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The Cambridge History of English and American Literature in 18 Volumes (1907–21).
Volume VI. The Drama to 1642, Part Two.

III. Middleton and Rowley

§ 1. Biographical details

IT is believed that Thomas Middleton was born in London about 1570; he died there, and was buried at Newington Butts on 4 July, 1627. The known facts about his life are that he married a daughter of one of the six clerks in chancery, and had a son in 1604; that he was city chronologer from 1620 till the time of his death, when he was succeeded by Ben Jonson; that, in 1624, he was summoned before the privy council, with the actors who had played in his Game at Chesse, and, it appears, put in prison at the instigation of Gondomar, the Spanish ambassador; and that, in 1619, Ben Jonson spoke of him to Drummond of Hawthornden as “a base fellow.” This hard saying may, after all, have been meant as no more than a literary criticism. The words are: “that Markham (who added his English Arcadia) was not of the number of the Faithful, i.e. Poets, and but a base fellow. That such were Day and Middleton.” This might mean no more than that, to Jonson, Middleton’s art or verse seemed “base,” in the sense of pedestrian, or going on a low level. Nothing more was said about him by anyone of consequence, except a passing word from Scott, before the appearance, in 1808, of Lamb’s Specimens of English Dramatic Poets. Lamb gave copious and carefully chosen extracts from his plays, and said almost all the essential things about him; Leigh Hunt followed, picking up the one grain left over by Lamb; and, in 1860, Dyce brought out a complete edition of the plays, which was re-edited and extended by Bullen in 1885.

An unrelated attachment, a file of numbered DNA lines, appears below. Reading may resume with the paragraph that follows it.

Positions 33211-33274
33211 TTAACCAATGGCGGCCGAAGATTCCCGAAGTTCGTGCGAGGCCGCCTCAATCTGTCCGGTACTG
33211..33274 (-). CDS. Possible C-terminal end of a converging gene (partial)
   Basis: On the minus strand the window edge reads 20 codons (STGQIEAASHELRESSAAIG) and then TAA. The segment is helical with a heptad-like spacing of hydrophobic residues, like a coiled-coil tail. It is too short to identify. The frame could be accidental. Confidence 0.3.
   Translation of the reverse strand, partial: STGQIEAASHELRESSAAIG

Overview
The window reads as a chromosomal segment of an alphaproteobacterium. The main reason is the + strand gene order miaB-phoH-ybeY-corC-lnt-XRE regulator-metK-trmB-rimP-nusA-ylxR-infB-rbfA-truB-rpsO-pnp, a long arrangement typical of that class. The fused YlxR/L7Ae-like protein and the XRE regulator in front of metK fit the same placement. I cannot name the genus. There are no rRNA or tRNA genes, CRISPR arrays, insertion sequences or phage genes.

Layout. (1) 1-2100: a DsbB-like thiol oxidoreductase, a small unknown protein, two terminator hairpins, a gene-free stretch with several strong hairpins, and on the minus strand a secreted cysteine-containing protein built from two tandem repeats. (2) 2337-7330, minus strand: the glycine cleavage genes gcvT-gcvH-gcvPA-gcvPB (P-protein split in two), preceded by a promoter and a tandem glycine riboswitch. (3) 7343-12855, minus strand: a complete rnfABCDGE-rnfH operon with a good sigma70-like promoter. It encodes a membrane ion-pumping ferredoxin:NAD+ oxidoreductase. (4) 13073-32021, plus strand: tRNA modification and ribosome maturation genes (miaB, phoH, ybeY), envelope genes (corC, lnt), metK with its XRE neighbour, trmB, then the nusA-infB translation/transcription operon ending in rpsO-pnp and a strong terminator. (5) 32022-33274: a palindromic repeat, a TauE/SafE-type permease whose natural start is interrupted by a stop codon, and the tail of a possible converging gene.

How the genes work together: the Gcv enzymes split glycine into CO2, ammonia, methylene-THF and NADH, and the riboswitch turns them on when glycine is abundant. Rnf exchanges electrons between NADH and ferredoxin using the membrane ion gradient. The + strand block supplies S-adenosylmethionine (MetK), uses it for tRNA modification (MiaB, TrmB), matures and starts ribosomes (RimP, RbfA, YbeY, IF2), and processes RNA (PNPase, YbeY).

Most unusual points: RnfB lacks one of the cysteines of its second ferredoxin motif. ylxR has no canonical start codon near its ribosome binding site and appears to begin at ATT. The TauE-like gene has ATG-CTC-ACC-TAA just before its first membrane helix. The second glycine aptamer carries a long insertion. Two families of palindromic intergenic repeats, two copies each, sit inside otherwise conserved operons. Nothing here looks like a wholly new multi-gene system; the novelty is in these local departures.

Of William Rowley, there has never been any edition, and we know even less of him than of Middleton. It is conjectured that he was born about 1585 and died some time after 1637, the year of his marriage. He was an actor in various companies, and is supposed to have revised plays for new performances. For the most part, he collaborated with other playwrights, especially with Middleton; and the finest work of both Middleton and Rowley was done in this collaboration. Rowley’s chief play, Alls Lost by Lust, has never been reprinted from the scarce original edition of 1633. Besides the plays, he published, in 1609, A Search for Money; or, the Lamentable Complaint for the Loss of the Wandering Knight, Monsieur L’Argent, a pamphlet in the manner of the time full of crude realistic satire, written in his abrupt, lean and straightforward prose.